College, Williamsport formally partner as Gateway nearly funded

The city and Lycoming College have a formal agreement on reinvesting in the college neighborhood otherwise called Old City.

City Council approved a memoradum of understanding with the college as 80 percent of the various funding streams for the $25 million East Third Street/Old City Gateway Revitalization has been secured, according to Councilman Randall J. Allison. Of that amount, $2.5 million has been provided from various donators and grant sources, according to William E. Nichols Jr., city finance director.

The agreement outlines the partnership agreements, design work and how the project will begin at Franklin and Basin streets.

“We have had challenges with weather but will try to keep on schedule,” said Dr. Kent Trachte, president of Lycoming College.

The project is expected to have a “huge imprint on the neighborhood,” according to Councilwoman Liz Miele, chair of council’s finance committee.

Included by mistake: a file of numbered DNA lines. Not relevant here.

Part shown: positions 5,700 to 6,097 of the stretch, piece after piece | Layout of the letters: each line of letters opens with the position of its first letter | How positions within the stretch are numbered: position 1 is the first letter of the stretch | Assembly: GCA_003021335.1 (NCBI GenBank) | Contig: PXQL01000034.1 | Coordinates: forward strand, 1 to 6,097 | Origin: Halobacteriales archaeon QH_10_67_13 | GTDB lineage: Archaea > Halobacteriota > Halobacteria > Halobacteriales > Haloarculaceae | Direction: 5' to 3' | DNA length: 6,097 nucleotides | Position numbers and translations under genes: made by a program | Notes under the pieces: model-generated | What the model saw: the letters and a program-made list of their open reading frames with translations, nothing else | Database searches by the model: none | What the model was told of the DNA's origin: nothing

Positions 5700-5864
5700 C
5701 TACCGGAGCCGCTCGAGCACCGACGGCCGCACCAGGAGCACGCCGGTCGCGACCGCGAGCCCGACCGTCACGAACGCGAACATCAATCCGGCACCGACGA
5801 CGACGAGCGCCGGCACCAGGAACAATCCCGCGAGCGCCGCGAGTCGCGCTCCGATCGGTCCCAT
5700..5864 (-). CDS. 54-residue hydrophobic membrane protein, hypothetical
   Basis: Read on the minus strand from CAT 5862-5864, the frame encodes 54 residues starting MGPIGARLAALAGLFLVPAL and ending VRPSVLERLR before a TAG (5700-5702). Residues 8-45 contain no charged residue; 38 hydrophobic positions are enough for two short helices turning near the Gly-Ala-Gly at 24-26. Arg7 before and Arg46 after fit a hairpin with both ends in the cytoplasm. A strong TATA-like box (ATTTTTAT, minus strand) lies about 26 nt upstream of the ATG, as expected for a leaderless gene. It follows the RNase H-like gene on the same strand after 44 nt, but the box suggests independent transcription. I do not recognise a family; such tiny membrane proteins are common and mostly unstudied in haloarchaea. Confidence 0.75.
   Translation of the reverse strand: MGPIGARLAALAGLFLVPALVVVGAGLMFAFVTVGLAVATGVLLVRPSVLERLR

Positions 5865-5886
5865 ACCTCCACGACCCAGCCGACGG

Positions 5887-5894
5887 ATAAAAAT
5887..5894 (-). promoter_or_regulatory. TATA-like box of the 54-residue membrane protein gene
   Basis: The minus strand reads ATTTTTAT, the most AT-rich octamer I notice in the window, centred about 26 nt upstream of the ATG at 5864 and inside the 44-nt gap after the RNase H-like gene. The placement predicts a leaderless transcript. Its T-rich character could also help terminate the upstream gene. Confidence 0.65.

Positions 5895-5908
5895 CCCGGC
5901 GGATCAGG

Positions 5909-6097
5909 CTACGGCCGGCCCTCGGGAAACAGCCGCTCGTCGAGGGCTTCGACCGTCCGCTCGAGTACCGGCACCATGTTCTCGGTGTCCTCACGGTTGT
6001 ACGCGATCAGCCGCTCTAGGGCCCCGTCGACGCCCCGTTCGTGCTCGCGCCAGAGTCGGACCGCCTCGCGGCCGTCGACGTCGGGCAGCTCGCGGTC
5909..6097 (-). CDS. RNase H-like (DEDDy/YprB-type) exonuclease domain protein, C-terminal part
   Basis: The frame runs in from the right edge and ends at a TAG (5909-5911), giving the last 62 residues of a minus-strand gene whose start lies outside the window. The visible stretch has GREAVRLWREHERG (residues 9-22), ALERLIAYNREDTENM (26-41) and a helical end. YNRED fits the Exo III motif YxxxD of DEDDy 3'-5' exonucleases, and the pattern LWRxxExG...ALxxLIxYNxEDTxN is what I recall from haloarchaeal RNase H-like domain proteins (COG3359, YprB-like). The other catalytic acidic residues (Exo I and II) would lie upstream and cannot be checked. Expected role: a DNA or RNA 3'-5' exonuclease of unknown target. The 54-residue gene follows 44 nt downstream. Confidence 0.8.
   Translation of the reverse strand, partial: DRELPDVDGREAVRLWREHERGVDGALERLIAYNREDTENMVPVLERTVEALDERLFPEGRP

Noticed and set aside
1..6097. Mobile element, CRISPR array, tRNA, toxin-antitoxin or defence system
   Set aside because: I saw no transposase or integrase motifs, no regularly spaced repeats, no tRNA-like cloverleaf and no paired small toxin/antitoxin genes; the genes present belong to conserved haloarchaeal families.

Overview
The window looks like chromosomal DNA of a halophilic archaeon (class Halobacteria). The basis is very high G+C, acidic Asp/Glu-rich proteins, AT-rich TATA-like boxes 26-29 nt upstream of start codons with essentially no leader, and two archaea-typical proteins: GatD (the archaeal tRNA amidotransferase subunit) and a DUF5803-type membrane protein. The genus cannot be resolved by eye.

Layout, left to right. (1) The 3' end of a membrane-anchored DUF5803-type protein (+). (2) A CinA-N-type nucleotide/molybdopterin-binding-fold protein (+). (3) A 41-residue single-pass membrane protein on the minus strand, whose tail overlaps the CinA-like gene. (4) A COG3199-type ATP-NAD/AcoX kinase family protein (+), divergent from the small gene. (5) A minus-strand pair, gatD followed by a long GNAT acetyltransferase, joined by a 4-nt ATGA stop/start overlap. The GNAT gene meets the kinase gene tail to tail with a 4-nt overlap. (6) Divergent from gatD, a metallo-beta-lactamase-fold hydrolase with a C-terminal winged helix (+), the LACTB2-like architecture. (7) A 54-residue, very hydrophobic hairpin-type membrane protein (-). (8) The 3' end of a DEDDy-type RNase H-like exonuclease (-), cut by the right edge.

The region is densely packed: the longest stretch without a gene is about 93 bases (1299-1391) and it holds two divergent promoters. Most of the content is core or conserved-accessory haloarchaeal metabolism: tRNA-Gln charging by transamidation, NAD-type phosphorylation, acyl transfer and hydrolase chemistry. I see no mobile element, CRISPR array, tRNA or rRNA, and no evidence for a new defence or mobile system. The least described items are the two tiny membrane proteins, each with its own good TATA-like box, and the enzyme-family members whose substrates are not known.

This is the keystone, or anchor, of the phase in the east side revitalization, according to Councilman Don Noviello.

The project has tracked dollars and shown how much of it is not coming from the general fund, said Councilman Joel Henderson. The college’s $12 million commitment is because it sees investment in the college and the city as part of the larger redevelopment project, according to Trachte.

Among passages by council was a $644,950 grant application, that if awarded, will go toward the East Fourth and Basin streets interchange funding. There are grants and grant applications for profession services and source dollars leveraging further investment, according to Nichols.

It is believed the vision created by the “21st Century lead partners,” a reference to those who helped to build the Central Business District downtown and west of Market Street in 2000, can make it an easier selection for state and federal funding dollars through those agencies, which have officials who have expressed support in the projects, Nichols said.

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